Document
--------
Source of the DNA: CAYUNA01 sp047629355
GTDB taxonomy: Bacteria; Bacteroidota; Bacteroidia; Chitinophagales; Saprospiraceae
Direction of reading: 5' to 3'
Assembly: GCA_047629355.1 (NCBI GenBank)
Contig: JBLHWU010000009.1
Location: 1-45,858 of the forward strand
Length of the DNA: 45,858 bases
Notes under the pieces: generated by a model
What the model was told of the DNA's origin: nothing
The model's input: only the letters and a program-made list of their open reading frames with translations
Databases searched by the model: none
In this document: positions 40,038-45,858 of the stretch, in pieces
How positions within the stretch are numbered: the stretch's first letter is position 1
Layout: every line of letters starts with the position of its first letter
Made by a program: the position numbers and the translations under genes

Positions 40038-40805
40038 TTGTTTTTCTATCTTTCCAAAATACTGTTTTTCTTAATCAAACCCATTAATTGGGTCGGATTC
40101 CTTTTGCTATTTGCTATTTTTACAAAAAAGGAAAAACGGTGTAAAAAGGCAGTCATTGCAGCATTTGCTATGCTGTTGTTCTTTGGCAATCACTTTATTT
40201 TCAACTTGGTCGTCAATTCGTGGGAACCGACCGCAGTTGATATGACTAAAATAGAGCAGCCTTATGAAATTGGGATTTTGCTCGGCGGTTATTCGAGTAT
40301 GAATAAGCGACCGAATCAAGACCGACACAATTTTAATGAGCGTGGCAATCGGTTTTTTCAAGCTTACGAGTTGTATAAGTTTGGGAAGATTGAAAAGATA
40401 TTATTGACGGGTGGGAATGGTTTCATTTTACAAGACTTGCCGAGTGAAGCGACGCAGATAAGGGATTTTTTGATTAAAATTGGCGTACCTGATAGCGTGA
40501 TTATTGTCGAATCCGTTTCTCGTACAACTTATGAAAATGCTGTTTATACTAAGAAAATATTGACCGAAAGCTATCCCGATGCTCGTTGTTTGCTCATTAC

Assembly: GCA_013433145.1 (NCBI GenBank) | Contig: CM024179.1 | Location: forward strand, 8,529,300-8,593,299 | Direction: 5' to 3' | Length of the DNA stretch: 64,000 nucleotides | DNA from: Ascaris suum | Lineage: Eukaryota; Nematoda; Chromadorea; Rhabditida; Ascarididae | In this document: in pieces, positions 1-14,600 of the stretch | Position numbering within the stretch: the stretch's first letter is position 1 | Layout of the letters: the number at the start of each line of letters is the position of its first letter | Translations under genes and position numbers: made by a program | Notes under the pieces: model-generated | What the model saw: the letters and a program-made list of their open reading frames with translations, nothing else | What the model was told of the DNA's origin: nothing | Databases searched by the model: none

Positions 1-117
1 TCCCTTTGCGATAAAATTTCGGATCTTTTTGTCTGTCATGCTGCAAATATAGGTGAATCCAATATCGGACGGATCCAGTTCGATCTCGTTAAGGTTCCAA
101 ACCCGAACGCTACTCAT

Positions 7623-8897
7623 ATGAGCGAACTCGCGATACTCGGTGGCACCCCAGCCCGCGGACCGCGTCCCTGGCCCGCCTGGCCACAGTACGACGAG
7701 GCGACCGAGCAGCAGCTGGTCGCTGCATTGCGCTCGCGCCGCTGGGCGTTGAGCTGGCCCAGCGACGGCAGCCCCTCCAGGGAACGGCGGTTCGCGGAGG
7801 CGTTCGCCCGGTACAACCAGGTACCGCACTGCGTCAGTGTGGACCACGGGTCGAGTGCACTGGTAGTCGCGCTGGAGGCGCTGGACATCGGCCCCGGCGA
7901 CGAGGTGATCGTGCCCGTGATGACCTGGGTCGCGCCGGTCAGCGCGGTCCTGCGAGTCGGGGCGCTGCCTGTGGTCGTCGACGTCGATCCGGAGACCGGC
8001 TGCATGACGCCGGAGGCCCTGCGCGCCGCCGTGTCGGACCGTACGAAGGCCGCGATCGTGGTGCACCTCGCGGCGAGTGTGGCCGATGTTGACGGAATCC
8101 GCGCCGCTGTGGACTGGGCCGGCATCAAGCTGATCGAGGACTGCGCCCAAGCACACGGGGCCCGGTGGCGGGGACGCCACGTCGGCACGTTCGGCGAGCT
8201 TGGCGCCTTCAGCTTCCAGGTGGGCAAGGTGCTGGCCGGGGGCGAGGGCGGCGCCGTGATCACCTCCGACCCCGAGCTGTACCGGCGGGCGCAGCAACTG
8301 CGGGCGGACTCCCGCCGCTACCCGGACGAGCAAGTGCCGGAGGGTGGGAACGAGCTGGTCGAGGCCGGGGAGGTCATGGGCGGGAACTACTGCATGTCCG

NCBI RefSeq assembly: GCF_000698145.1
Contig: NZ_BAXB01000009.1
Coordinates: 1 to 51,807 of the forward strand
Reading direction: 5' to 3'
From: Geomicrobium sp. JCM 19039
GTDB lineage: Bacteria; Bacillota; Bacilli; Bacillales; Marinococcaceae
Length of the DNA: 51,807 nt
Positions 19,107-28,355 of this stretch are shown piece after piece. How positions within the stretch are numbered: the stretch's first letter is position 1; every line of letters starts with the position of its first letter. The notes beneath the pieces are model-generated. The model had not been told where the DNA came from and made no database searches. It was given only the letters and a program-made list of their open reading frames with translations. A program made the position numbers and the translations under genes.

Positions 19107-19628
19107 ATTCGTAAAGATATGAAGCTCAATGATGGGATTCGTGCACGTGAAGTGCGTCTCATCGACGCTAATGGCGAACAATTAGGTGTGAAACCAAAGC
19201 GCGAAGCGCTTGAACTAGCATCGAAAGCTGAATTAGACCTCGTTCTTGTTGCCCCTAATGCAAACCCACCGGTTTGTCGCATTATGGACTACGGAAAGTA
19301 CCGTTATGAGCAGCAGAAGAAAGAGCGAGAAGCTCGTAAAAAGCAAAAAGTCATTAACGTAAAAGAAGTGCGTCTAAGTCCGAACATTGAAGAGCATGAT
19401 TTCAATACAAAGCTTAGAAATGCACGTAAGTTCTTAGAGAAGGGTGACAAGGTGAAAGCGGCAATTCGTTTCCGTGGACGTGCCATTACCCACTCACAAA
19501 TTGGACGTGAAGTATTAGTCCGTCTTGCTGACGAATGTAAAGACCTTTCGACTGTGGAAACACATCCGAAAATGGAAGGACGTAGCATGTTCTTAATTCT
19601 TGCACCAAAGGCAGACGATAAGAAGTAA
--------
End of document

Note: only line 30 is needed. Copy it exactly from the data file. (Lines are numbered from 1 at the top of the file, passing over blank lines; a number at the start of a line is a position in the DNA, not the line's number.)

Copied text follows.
7801 CGTTCGCCCGGTACAACCAGGTACCGCACTGCGTCAGTGTGGACCACGGGTCGAGTGCACTGGTAGTCGCGCTGGAGGCGCTGGACATCGGCCCCGGCGA